1. Sub-project Identification

Confirmation of community priority, PMC formation, and Project Preparation

(by Extension staff, CBOs, NGOs, etc.) 3. Field Appraisal (by Technical 4. Approval (by Local Authority) 5. Launch Signing Ceremony (by LA and community)) 2. Desk Appraisal

(by Technical Staff)

Within the CSPC, significant modifications were introduced during the design of NUSAF and the third phase of MASAF in order to address issues of exclusion during project identification – the vulnerable and ultra-poor were often left behind during the design of CDI interventions. In the case of Uganda, it was particularly important to strengthen approaches aimed at fostering community reconciliation in a post-conflict environment and this led to the modification of stage 1 of the CSPC – and the emergence of a new component. In all three SAFs, the needs of vulnerable individuals (those

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affected by HIV/AIDS, orphans, the disabled, the elderly, malnourished children, etc.) needed different modifications to the first stage, and led to the emergence of a new component to respond to priorities identified by communities as a result of these modifications. The main changes introduced at the first stage are in the form of more steps incorporated during the E- PRAs before a non-CDI sub-project can be ready for Desk Appraisal. Detailed technical guidelines on the needs of post-conflict communities and for vulnerable groups are particularly used to strengthen the skills of E-PRA teams. By having special project components to meet the needs of these groups, the resulting sub-projects can be funded even if they are not the top priority when the whole community comes together (often a CDI sub-project is highest priority during community-wide consultations). Under the NVF, the need to address the needs of special groups was dealt with by making provision for ‘ring-fenced’ resources which could not be used for any other purpose except to finance community requests in response to the needs of special groups; but once these resources were exhausted, sub-projects for these special groups could be funded from other NVF resources.

These changes in the CSPC to accommodate the needs of vulnerable individuals was driven by the change in objectives for the SAF, which now sought to empower individuals, households,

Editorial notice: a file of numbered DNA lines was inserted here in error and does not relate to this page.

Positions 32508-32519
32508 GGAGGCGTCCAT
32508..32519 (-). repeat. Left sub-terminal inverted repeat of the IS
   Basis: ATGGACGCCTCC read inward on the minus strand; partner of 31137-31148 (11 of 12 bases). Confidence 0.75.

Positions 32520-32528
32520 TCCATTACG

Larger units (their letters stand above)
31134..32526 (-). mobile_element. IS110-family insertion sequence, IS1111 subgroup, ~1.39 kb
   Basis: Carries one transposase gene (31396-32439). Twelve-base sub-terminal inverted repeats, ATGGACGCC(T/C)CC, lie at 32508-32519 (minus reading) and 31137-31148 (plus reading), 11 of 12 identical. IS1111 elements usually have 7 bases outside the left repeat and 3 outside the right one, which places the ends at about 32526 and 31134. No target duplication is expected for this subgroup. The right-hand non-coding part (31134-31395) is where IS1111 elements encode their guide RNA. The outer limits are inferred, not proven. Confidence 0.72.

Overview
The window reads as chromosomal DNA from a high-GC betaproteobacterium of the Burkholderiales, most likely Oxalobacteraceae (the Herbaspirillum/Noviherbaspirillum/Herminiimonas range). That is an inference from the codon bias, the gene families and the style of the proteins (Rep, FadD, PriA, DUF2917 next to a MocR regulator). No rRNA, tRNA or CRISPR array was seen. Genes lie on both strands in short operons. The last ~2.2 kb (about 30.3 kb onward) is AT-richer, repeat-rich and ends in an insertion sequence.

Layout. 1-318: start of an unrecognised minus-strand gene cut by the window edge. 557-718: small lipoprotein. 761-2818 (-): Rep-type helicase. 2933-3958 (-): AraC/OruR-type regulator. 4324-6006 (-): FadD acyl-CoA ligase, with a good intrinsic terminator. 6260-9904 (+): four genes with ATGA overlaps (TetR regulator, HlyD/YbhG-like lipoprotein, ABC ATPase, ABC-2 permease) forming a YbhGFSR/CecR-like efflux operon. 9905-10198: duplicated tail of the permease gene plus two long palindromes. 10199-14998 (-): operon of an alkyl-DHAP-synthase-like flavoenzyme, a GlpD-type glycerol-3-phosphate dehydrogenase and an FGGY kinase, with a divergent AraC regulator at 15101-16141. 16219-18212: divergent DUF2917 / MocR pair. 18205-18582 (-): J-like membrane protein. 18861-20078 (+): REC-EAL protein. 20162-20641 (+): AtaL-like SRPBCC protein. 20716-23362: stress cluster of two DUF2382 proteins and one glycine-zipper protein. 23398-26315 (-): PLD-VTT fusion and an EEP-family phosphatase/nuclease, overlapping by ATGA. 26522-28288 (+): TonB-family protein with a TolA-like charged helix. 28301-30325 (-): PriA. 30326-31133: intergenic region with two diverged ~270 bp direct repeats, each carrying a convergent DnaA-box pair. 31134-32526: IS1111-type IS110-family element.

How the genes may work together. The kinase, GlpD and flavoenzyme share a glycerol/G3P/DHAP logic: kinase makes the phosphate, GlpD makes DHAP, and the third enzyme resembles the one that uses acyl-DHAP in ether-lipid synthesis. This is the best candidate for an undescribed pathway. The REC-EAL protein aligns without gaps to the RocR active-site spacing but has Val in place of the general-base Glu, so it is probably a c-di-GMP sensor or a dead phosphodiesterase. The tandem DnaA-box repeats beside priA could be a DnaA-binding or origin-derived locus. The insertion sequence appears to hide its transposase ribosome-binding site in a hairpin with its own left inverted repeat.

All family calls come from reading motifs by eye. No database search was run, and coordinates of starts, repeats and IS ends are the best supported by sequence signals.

communities, and their development partners in the implementation of measures which can assist them in better managing risks associated with health, education, sanitation, water, transportation, energy and food insecurity, and to provide support to the critically vulnerable through a variety of sustainable interventions. More resources were targeted at components addressing the needs of vulnerable individuals, with some resources put towards the promotion of a savings culture (see last section).

Right from the beginning, the PWP was designed as a safety nets transfer component managed by the LAs. The basic CSPC had modifications made to take into account safety nets goals. A significant modification in the case of PWP CSPC was the handing of both the knife and yam to the LA (who designed, implemented, and supervised sub-projects). The experiences of PWP with delayed payment of wages, inefficient procurement methods, and generally low levels of accountability have led NUSAF, the third phase of MASAF, and the second phase of TASAF to experiment with a modified sub-project cycle where communities are given a Financing Agreement to manage the use of resources under the supervision of private contractors and LA departments. These changes in the way the CSPC distributes the knife and the yam have led to the emergence of a single approach under the SAF: where Community Management Committees, CBOs, and NGOs will use the Financing Agreement to receive grants from a fund (NVF in TASAF II) held by the LAs and/or a central unit for the improvement of rural livelihoods.

In the following pages, stages in the CDI CSPC are detailed out, with qualifications where changes have been made in response to the goals of individual project components and to the specific needs of target beneficiaries. These processes are evolving all the time as the experiences of communities, CBOs, NGOs, LAs, and government departments working through the SAF become available. As a learning-by-doing capacity building initiative, the SAF provides African governments with an opportunity for systems development in order to strengthen decentralization and governance.

The CSPC has emerged as a key instrument for facilitating the empowerment of communities so that they can become more equal partners with government (central and local) when it comes to resource management in the delivery of services. In the annex, the main stages of the CSPC are summarized as they have been developed in the three country SAF cases, but this is evolving knowledge and grows organically. Thus, whatever is spelt out in these stages will most likely have been modified on the ground on the basis of experience, but the description gives an idea of the kind of challenges

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being addressed at the community-government interface. The section on pre-CSPC outlines modifications that have been made to the management of SAFs as they respond to the challenge of decentralization. The CSPC has been defined strictly as the time between commencement (when a community identifies a sub-project and prepares a proposal) to completion (when the sub-project is handed over to a community, sector, or inaugurated for use). Those activities that take place before and after the sub-project cycle are dealt with differently, as most of them relate to the general planning framework used by LAs and SAFs to manage service delivery.